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Touring Israel in 1973 with her family, a young Jewish woman stands in the Garden of Gethsemane. There, overlooking Jerusalem, with monks chanting nearby in the room reputed to be the site of the Last Supper, she quietly experiences a spontaneous spiritual revelation: “It all really happened. Jesus lived; His story is real and it is important to my life.” She feels an overwhelming, awe-inspiring experience of the presence of God. In the following months, as she begins her freshman year at college, she meets Jews who believe in Jesus, yet still identify as Jews. Soon, she counts herself among them. This was the first of a series of “heresies” that later lead her to explore the world’s rich trove of spiritual practices and religions, immersing her in many mystical experiences. Today, an ordained interfaith minister and Spirit-directed healer, she reflects on her relationship to her deep Jewish roots.
What kind of Jewish culture did you grow up in?
I was not raised religiously. I come from a very strong cultural tradition. My grandparents emigrated from Russia, where in revolutionary times there were Jews who felt religion kept them oppressed, so they abandoned the religious orthodoxy but wanted to keep their rich Jewish cultural heritage. In coming to America that cultural expression split off into many streams. One of those was the milieu in which I grew up, the labor and intellectual movements of the Workmen’s Circle and Sholem Aleichem Folk Institute.
So an attribute of what it means to be Jewish is to have an intellectual bent, a focus on education, information and analysis. What else? What are the transmissions that you value from your Jewish ancestral connection and that have been helpful and you want to pass on?
Many things. The transmission, the cultural inform, has the light side and the shadow. The light is education. The shadow is the culture of suffering, which I have worked within myself to put an end to in my generation.
Another transmission is questioning. It was a Native American friend who pointed that out to me after traveling with me for a month in India. “Jews ask a lot of questions,” she said. I realized she was right! Questioning is completely embedded in our culture. The first thing you teach your child is the “four questions” for the Passover seder. I remember hearing a Jewish author say his mother always asked him, “Have you asked a good question today?”
Questioning is fundamental to Jewish discourse. That’s part of the rabbinic, Talmudic stream, even if you don’t know that is where it comes from: the discussion, the debate, Jewish lawyers! Jews aren’t afraid to argue with God, or with anyone else.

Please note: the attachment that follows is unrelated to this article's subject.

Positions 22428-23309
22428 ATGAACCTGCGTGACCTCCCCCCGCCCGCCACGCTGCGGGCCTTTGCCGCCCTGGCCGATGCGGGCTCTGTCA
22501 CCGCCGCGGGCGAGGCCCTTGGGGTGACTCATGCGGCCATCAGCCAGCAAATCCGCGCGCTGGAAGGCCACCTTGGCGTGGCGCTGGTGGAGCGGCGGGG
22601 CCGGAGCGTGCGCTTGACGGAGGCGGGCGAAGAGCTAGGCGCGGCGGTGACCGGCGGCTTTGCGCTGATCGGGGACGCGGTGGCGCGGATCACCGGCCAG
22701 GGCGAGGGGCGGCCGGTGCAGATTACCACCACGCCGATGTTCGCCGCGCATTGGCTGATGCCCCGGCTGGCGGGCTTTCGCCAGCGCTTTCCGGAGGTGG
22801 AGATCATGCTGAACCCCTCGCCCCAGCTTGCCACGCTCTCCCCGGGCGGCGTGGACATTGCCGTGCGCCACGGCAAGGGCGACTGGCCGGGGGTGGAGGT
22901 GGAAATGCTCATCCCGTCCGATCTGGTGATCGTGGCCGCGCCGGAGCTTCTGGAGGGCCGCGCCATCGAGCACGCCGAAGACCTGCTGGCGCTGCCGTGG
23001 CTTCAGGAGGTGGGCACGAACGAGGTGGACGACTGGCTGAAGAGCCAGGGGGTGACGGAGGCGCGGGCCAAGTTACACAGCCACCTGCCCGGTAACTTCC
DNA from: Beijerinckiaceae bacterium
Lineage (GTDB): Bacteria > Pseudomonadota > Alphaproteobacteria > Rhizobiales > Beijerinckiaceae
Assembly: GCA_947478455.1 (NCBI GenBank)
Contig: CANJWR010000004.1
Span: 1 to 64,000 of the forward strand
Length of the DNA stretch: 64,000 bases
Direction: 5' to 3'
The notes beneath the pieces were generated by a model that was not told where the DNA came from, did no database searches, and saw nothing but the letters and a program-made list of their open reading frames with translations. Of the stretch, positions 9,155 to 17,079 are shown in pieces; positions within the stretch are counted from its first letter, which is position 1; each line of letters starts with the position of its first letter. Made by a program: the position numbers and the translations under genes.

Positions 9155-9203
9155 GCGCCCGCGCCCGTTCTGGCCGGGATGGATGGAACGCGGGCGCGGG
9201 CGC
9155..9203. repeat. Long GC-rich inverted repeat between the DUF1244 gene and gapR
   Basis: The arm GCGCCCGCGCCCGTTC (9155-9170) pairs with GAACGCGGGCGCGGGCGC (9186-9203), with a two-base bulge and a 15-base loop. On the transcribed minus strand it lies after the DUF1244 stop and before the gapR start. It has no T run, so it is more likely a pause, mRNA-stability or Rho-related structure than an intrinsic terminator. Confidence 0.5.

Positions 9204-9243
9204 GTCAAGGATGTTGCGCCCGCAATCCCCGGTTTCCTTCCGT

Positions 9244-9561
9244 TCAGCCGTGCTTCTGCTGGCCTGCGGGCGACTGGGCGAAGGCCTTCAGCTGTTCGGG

So what is it about Jews and suffering? What have you learned about that?
I’ve learned that it’s a legacy, and a set of conversations. Very real events, two thousand years of persecution culminating in the Holocaust, are going to develop a victim consciousness in a people. We all know that the suffering of the Jews is a conversation in our culture. That’s why most Americans recognize: “Oy vey!”
When I was eight years old, at the same time God was emerging in my life, the local Community Center had a Holocaust exhibit. All of it: the pictures of mass graves, the bar of soap, the lampshade, the camps. That imprinted on me deeply. I never forgot that. In Israel, there are memorials everywhere you go, and I visited all of them by the time I was 16. I never watched “Schindler’s List.” I never went to the Holocaust Museum. I’m not the person who needs that education. I was raised and taught by people who lived that. I heard all those stories first hand. That’s all part of the suffering legacy and there is good reason for that historically.
For myself, there were…. memorable instances where I saw the meme of suffering not as just my personal experience, but like a cultural entity living through me, and I was then able to transform it. Once was when I was in a two-year depression after a break-up. A friend’s daughter said about me, when it was long past time for me to snap out of it, “There’s six million Jews suffering in that body!” And when she said it, I got that part of my response to my personal loss was the archetype of suffering expressing itself in me with a life of its own. That helped me climb out of my funk.
Ordained as an Interfaith Minister under the auspices of The New Seminary, Rev. Nettie M. Spiwack has thousands of hours of study and practice in a wide variety of spiritual and transformational disciplines. Interest in multiple spiritual paths led to her commitment to interfaith work and perspectives. Rev. Nettie is an ordained Spirit-Directed Healer, and for six years studied with noted healer and mystic Rev. Ron Roth Ph.D., as well as engaging in doctoral studies with C. Norman Shealy, MD.
She has led people on healing pilgrimages to India, Israel and to Brazil to the healing house of John of God, where, when there, she serves as a Casa medium. Her ministerial work focuses on bringing the direct experience of Divine healing power through group healing services, satsangs, and educational programs. Rev. Nettie’s primary vehicle for connecting with Divine Spirit is devotional music and chant. She has written, recorded and performed devotional music, and had the honor of performing with a group in India for Sri Sathya Sai Baba.
More information on Nettie is available at: http://www.revnettie.com